Mr. Speaker, that is exactly the kind of question—

EmploymentOral Questions

3 p.m.

Some hon. members

Oh, oh!

EmploymentOral Questions

3 p.m.

Conservative

The Speaker Conservative Andrew Scheer

Order. The member has asked a question. I am sure he is quite keen to hear the answer.

The hon. Minister of Employment and Social Development.

EmploymentOral Questions

3 p.m.

Conservative

Pierre Poilievre Conservative Nepean—Carleton, ON

Mr. Speaker, that is exactly the kind of question that we would expect from a party whose leader thinks budgets will just balance themselves.

Here are the facts. Income taxes are down by 10% and after-tax incomes are up by 10%. In fact, they are up by 14% for the lowest-income families. We have lowered taxes by $3,400 for the average family of four, we have balanced the budget, and we have the lowest debt by far as a share of our economy of any of the G7 economies. We are going to continue with our economic action plan because it is working.

Citizenship and ImmigrationOral Questions

3 p.m.

NDP

Lysane Blanchette-Lamothe NDP Pierrefonds—Dollard, QC

Mr. Speaker, the processing time for sponsorship applications of spouses living in Canada is now 25 months. That is 25 months during which thousands of young Canadian families must live with insecurity and uncertainty as they wait for an answer.

The minister told us that the wait times would go down, but the opposite is happening. The times continue to increase.

What is the problem? Is it a lack of resources? Are they indifferent to the suffering of these families? Is the minister prepared to admit that there is a problem? Will the minister finally reduce these processing times?

Citizenship and ImmigrationOral Questions

3 p.m.

Ajax—Pickering Ontario

Conservative

Chris Alexander ConservativeMinister of Citizenship and Immigration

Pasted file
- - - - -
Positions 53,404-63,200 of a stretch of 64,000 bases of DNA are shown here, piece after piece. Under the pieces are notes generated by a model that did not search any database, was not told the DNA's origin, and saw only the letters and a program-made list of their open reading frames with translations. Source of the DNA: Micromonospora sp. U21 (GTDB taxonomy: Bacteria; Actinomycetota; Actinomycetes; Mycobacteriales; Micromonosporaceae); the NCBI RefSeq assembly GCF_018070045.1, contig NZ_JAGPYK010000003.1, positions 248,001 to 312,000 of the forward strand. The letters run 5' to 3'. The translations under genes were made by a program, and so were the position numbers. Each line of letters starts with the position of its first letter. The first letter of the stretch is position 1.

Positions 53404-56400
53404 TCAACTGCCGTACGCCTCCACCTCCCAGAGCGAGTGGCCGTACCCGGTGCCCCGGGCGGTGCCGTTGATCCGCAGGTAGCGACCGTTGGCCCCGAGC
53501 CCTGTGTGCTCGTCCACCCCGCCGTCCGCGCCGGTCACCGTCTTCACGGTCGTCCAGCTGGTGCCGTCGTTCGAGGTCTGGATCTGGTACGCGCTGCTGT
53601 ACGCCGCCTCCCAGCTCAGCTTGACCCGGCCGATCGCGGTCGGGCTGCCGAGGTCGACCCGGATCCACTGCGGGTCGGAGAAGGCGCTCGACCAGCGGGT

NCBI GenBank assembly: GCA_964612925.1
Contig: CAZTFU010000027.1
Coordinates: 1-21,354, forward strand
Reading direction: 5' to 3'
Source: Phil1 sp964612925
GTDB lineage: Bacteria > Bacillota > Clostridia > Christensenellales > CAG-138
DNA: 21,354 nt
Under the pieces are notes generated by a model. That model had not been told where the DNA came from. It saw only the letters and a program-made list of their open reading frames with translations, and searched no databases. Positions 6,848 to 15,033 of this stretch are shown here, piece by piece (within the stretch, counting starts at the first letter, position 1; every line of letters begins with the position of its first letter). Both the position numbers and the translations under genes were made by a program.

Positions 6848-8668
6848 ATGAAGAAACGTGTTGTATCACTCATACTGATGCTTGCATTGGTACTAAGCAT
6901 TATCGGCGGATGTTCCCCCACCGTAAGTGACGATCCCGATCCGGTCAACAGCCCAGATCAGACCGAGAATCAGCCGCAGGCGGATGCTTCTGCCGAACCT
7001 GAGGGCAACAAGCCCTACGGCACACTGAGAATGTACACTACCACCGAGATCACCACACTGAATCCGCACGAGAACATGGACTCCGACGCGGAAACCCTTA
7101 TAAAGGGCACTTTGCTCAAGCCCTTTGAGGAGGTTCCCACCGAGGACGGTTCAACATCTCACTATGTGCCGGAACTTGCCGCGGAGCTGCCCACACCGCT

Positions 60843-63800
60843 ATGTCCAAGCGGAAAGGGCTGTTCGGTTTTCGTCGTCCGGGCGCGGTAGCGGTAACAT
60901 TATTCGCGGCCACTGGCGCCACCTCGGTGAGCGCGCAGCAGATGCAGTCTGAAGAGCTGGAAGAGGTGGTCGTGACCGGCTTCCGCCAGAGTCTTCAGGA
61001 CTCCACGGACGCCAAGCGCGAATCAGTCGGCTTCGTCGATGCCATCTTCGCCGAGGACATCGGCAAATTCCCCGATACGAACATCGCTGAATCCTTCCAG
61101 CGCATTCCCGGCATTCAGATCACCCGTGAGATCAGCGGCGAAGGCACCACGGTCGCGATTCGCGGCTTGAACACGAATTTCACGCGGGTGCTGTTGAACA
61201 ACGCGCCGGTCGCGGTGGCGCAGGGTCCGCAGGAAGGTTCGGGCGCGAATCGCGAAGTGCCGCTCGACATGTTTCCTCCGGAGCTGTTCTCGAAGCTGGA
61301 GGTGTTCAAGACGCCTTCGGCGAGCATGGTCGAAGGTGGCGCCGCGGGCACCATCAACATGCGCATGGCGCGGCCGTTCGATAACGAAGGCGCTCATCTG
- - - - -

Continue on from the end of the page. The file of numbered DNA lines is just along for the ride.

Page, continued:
Mr. Speaker, our government is certainly very proud of its record regarding the reforms made to all its immigration programs over the last nine years.

We achieved the highest immigration rates in Canadian history, and that includes family reunification. I am very sorry that the hon. member does not realize that. Furthermore, at the end of last year we announced yet another new reform, which is a pilot project to provide work permits to sponsored spouses. We have already issued thousands of such work permits this year. We will continue working on reforming our immigration system.

Regional Economic DevelopmentOral Questions

3 p.m.

NDP

Robert Aubin NDP Trois-Rivières, QC

Mr. Speaker, regional airports in Quebec like the Trois-Rivières airport generate over $3 billion in economic activity.

The Fédération des chambres de commerce du Québec wants the government to invest in regional airports to turn them into real engines of economic development. Unfortunately, our airport facilities have been underfunded for years under the Liberals and Conservatives.

Will the minister finally do something to support economic development in the regions of Quebec?

Regional Economic DevelopmentOral Questions

3 p.m.

Roberval—Lac-Saint-Jean Québec

Conservative

Denis Lebel ConservativeMinister of Infrastructure

Mr. Speaker, Canada's current government has been helping airports across Canada, including in Quebec, for a long time now. Airports are tools for economic development, but we have to work with the partners.

Canada Economic Development has put forward a program to help extend a number of runways. That will continue to be done in Quebec. That being said, we are working with associations and organizations. We will not replace the boards of local airports, but we will work with them.

International TradeOral Questions

3 p.m.

Conservative

Wai Young Conservative Vancouver South, BC

Mr. Speaker, recently the Minister of International Trade and the Minister of Citizenship and Immigration welcomed China's long-term, multiple-entry visas for Canadians.

Can the Minister of International Trade share with the House how this significant announcement will benefit all Canadians, from tourists and business people to those visiting their families in China?

International TradeOral Questions

3:05 p.m.

Abbotsford B.C.

Conservative

Ed Fast ConservativeMinister of International Trade

Mr. Speaker, I want to especially thank the member for Vancouver South for the critical role she played in securing ten-year multiple-entry visas from China. These visas will make it easier for business people, family members, and tourists to travel to China. They will further strengthen our robust trade and investment relationship and cement our strong people-to-people ties with our second-largest trading partner.

Canadians know that this government's priority is to reduce costs, cut red tape, and make it easier for Canadian small and medium-sized companies to increase exports and grow their businesses.